I am not a gambler, but I know a big risk when I see one. With rumors swirling around that the Knicks might be willing to offer Wilson Chandler for the Wizards’ #5 overall selection, I figured that I would chime in before anything comes to a head. The Knicks have to acquire young talent. It is fair to say that. But in dealing away Wilson Chandler, Donnie Walsh would be dealing away a young player for the sake of bringing in just one other young player. It is not surprising to see the Wizards be so willing to move out of the fifth spot. After all, this draft is not necessarily the cream of the crop when it comes to drafts. The Wizards want to win now, and to do so, they need productive players that can contribute immediately. With the Cavs coming off a Cinderella season, the Magic potentially losing Hedo Turkoglu, and the Celtics getting older, the Wizards see an opening in the Eastern Conference. The Hawks were the 4th best team in the East. Get my drift?
Wilson Chandler, love him, hate him, or fall in between, is a productive player. Forget about the nonsense that he would not be a good player in a more traditional system. Chandler has game. He showed it under Isaiah two years ago. Last year, he was near the top of the sophomore class. As an inconsistent 21 year old, Chandler was essentially a 15 ppg and 5 rpg SF that was arguably the team’s best defender. Playing the 2, 3, or 4, Chandler was also arguably the most versatile player on the team. Right now, Chandler is a starter on a mediocre team, and perhaps the 6th man on a championship caliber team. He is that good now, and he has the potential to be a very, VERY special player. If he was in this year’s draft (he is younger than many of the 1st round prospects), Wilson would be a lock for the lottery, and perhaps a lock for the top 10.
So why the rumors about trading him for a player that has never played one second in the NBA? Plenty of great college players have floundered in the NBA, while many decent college players have emerged as studs in the pros. Why again are we thinking about dealing him for an unknown? The answer is simple. To be a champion, Donne Walsh might think that he has to gamble a little bit. In all likelihood, Walsh will not mess around with his 2010 plan. So that leaves him with the ability to make good draft picks and acquire underrated talent with the MLE. Walsh might be tempted to gamble away one of his most valuable chips in order to reap a bigger bounty. While Chandler has all-star potential, Walsh might want to find a kid that has all-pro potential. The Knicks need star power. Aside from the Pistons a few years ago who has multiple all-star type players, most championship teams have a mega-star. Look at this year’s Final Four. The Lakers have Kobe. The Nuggets have Melo. The Magic have Howard. The Cavs have the King. Wilson Chandler will not be one of those players. No matter how effective he has been and how much potential he has shown in his first two years as a pro. Tyreke Evans, Steph Curry, and Ricky Rubio all have that potential as pros. They all have the potential to put the Knicks on the map again. They all have the potential to be a league icon. They might not be. In fact, the odds are heavily against all three being all-pro players. Very heavily. But that would be the hope if Donnie Walsh was to trade one of only beacons of light leading the Knicks through their darkened tunnel. In trading Wilson, Donnie would hope to throw dynamite into that tunnel and to blow it out of existence.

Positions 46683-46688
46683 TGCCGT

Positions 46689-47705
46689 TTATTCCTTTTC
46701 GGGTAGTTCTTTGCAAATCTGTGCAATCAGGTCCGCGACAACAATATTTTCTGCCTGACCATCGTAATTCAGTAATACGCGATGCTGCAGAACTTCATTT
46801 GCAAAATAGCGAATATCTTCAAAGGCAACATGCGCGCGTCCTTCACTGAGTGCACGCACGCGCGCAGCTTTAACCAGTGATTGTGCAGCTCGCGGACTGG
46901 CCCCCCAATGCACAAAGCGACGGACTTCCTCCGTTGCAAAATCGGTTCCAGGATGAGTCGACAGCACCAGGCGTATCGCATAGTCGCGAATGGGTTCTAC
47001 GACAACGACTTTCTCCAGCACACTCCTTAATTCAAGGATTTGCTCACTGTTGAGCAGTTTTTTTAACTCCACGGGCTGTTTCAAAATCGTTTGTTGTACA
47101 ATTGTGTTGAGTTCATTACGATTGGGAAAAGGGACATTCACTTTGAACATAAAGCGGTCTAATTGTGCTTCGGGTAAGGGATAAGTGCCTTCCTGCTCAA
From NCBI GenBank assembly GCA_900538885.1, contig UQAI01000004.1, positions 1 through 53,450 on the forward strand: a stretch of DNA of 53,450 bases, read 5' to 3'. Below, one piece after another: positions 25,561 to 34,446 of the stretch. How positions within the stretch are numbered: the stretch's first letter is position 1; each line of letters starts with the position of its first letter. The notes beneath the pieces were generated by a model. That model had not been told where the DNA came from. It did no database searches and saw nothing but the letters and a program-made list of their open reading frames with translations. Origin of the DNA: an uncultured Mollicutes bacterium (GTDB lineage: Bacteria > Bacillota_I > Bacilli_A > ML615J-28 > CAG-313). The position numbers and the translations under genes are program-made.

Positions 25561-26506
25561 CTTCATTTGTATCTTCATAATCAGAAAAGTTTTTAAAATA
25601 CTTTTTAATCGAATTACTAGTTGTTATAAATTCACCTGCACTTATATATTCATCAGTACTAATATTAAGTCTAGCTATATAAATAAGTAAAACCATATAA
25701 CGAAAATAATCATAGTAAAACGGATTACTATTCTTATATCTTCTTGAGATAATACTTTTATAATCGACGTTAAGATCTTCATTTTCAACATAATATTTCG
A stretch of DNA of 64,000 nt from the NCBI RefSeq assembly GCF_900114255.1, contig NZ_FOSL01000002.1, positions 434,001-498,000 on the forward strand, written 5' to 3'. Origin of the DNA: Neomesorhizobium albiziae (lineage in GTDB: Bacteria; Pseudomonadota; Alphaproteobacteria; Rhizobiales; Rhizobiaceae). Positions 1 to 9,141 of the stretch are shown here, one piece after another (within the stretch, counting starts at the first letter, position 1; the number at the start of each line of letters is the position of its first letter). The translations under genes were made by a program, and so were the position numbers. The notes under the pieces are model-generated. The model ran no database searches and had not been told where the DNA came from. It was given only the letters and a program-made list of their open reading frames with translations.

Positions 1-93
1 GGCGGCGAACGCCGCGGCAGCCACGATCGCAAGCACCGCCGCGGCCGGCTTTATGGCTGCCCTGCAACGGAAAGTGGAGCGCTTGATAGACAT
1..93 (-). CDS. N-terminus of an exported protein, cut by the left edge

So does Donnie go all in and gamble away Wilson Chandler for the right to draft a college player (or Rubio)? That is an extremely tough call. If Walsh could ensure a crack at Rubio, then I would probably do that. Otherwise, I would have to think long and hard about it.
History has shown that it is easier to find a player like Wilson Chandler than it is to find an elite PG. If the Knicks deal away Chandler, they will still have Al Harrington and Danilo Gallinari to man the position. If Harrington is in the long term plans, then this trade makes more sense to me. Also, come next summer, we all know that Donnie will target LeBron James, who just so happens to play the same position as Wilson Chandler. Again, that is a major gamble. Also, one of my favorites, Ron Artest is a free agent and might be lured to the idea of playing for his favorite team, even if it means playing for the MLE. There are potential replacements for Wilson Chandler.
Solution: I am not opposed to dealing away Chandler. Not in the least. I love how hard he plays, but he is inconsistent. But is dealing him for the 5th pick getting equal value? Would including him in a deal for, perhaps, Amare Stoudemire make more sense? The Wizards rejected the idea of trading Caron Butler for Amare, and if Butler is the ceiling for Amare’s trade value, then the Knicks might be able to work something out for the star PF. The best bet for the Knicks would be to try and find a way to buy a pick before Thursday. If they can somehow acquire a mid-first round pick, they can use that to sweeten the Larry Hughes for Thomas, #5, and James pot. That is easier said than done, but that scenario could work. Or would adding Duhon / Jeffries to the mix better our offer? I am not sure. This rumor has the potential to get very interesting. But if Chandler can be moved for a bona fide star, then I am not sure that the #5 pick is worth Chandler.
Dealing Wilson Chandler for a draft pick has major boom or bust potential.
Walsh has been around this league and this game to understand that it does not matter where a player gets drafted in the draft. It matters if that player can actually play.If the 5th overall pick can play better than Wilson, then go for it. If not, then do not. It is as simple as that. I’ll trust Donnie on this one.